However, in order to elicit involvement and collaboration between government, the private sector and civil society to secure these rights for all Brazilian children, The Foundation concentrates attention on model programs which can demonstrate successful initiatives to integrate poor urban Brazialian children and adolescents into society. Through highlighting model programs, the Abrinq Foundation has been successful in stimulating new initiatives and creating important government partnerships in the health, educational and social welfare systems, with entrepreneurs, advertising agencies, and the media. Strategic areas include: Health and Nutrition; Education and Culture; Child Labor; Family and Community Life; and Human Rights Advocacy.
Accomplishments to date:
Reduction of Infant Mortality
– Developed a national homemade oral rehydrate informational campaign to combat infant dehydration (a main cause of infant mortality) through the distribution of brochures inside toy packages, a half million educational stickers, and one million measuring spoons (provided by toy manufactures free of charge).
– “Pre-Natal Care Is Life. Don’t Ignore This Responsibility.” Educational campaign supported by various professionals and corporations and promoted free of charge by television and radio networks, and by magazines and newspapers.
Integrating Abandoned and Neglected Children
– “Be A Guardian Angel. Bring A Child Into Your House And Help To Improve Society”. A successful advertising campaign promoting foster care carried out in three cities in Sao Paulo.
– Implemented Our Children, where individuals or companies financially “adopt” a child by paying a monthly fee and the Abrinq Foundation identifies organizations to care for more children with these additional resources, and volunteer directly with Community Based Organizations. 2,500 children in 44 organizations assisted. Community Based Organizations received technical and management training.
– Through Living Library, Citibank and The Abrinq Foundation collaborated to develop child reading skills, especially in low-income families, by donating 300-book preselected libraries and training reading education professionals in 80 children-oriented Community Based Organizations.
– Created a partnership with a large cosmetic company who created a new line of products to finance community projects that improve public school education. Used innovative marketing via employing a chain of 140,000 volunteer company Christmas card saleswoman. Company volunteers raised US$660,000 their first year and US$1,400,000 their second.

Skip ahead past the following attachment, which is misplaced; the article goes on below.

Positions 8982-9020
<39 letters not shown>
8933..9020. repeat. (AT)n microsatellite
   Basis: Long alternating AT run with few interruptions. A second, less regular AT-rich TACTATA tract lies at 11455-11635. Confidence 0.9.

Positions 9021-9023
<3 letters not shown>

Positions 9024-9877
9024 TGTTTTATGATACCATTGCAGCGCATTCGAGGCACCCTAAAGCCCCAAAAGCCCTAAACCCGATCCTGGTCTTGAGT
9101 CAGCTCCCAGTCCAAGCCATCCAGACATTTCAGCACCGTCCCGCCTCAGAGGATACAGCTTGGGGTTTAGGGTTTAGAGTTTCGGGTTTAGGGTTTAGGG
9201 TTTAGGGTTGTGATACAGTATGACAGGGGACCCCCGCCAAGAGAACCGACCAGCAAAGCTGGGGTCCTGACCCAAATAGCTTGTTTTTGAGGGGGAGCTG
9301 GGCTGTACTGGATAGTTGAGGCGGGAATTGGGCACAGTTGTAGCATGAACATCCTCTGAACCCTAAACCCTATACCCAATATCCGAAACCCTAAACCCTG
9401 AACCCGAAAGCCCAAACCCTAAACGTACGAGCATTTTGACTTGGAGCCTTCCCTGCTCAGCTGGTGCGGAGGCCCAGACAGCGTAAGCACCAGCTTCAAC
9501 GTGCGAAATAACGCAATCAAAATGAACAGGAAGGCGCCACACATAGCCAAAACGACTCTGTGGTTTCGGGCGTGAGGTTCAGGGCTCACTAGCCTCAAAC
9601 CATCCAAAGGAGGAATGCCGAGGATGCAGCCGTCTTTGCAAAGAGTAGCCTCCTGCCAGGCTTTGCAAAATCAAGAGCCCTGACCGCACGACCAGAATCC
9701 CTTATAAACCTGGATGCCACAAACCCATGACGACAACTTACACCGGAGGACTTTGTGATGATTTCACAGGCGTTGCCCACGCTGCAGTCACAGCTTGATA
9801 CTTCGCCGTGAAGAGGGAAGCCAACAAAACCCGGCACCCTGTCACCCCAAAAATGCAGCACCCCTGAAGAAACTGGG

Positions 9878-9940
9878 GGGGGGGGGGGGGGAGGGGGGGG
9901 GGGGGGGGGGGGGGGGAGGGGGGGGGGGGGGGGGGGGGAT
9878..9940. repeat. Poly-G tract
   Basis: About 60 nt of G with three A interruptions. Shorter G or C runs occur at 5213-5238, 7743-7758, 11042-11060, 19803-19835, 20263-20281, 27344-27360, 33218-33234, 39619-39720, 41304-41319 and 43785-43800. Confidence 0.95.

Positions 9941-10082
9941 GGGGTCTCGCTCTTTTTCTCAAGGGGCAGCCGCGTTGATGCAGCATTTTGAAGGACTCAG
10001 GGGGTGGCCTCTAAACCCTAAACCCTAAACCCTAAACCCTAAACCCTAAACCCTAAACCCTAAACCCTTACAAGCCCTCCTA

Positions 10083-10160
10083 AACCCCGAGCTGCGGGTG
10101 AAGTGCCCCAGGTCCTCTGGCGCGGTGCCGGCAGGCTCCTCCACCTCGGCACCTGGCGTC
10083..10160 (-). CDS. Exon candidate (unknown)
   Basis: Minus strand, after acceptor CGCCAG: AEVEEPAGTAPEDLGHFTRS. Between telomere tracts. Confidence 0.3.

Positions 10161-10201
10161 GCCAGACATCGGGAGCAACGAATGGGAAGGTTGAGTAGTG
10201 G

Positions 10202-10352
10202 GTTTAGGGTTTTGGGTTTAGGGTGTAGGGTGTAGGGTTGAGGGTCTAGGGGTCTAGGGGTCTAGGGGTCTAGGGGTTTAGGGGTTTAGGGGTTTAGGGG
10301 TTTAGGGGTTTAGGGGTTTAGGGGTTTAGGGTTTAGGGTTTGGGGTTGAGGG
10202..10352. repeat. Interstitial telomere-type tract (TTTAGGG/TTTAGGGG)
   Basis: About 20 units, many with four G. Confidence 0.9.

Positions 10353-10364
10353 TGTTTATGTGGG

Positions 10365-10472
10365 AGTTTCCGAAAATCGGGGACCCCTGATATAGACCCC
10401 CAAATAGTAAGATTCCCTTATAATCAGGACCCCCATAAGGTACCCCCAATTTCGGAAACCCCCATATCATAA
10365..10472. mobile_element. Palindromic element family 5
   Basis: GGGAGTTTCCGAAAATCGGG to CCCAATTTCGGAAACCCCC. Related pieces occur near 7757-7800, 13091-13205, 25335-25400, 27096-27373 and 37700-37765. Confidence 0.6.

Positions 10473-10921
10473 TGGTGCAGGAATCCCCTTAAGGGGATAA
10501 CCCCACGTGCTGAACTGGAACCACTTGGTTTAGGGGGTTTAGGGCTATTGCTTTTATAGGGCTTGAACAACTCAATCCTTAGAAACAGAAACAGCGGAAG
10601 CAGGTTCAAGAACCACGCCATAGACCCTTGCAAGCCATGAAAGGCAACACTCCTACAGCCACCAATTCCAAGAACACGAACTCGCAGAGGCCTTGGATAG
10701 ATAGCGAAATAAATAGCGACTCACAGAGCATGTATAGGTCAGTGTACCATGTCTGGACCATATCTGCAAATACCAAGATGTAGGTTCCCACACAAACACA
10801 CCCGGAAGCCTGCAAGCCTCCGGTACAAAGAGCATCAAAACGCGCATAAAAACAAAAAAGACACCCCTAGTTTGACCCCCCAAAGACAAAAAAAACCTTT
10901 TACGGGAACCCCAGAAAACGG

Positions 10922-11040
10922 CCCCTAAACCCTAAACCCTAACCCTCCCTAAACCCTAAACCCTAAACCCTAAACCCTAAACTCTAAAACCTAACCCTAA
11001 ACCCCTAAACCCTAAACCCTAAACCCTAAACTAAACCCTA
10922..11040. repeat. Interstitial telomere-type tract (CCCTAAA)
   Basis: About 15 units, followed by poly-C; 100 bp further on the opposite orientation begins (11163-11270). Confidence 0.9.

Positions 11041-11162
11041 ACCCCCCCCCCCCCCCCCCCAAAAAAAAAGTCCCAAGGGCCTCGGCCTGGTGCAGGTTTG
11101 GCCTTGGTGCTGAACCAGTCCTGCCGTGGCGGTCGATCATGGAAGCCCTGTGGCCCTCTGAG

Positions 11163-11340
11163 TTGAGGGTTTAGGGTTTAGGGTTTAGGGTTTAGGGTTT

Political, Legal, and Private Sector Reform
– Child-Friendly Company. Diploma and seal of approval product sticker system established to fight child labor and to encourage companies to participate in the educational development and professional training of children. General population can select products and services from companies that do not exploit children. 300 companies have become Child-Friendly Companies.
– Mayor for Children. A project which has helped require that the public policies of health and education of The Brazilian Children and Adolescents statues remain an absolute priority for municipal administrations. Mayors sign a Commitment Letter, receive a Guide of Public Policies in Health and Education, a Children’s Map, and access the Mayor for Children Network. The Children’s Map identifies a mayor’s inherited municipal population, situation, and needs, and the changes to be promoted until the year 2000. Meeting set, specific goals allows each city to be subsequently recognized as a municipality in favor of childhood, and for mayors to be awarded for their achievements. The Mayor for Children Network fosters the progress of mayors in meeting these goals by providing a data bank, information and reference system, and assistance and counseling in several areas.
The following points have resulted from the discussion with the different delegations, particularly of the French speaking group. The key points are mentioned with examples presented to illustrate how some of these points were achieved.
Mobilization: It is essential to muster social forces and to create ” waves” around the initiatives. In Mauritania, 32 mayors drew up a Declaration of Nouakchott concerning child-friendly cities initiatives. In Benin, a Chart was drawn up to organize commitment. In Pikine the core team organized a number of actions in schools, sports clubs and other public facilities to make the initiative known.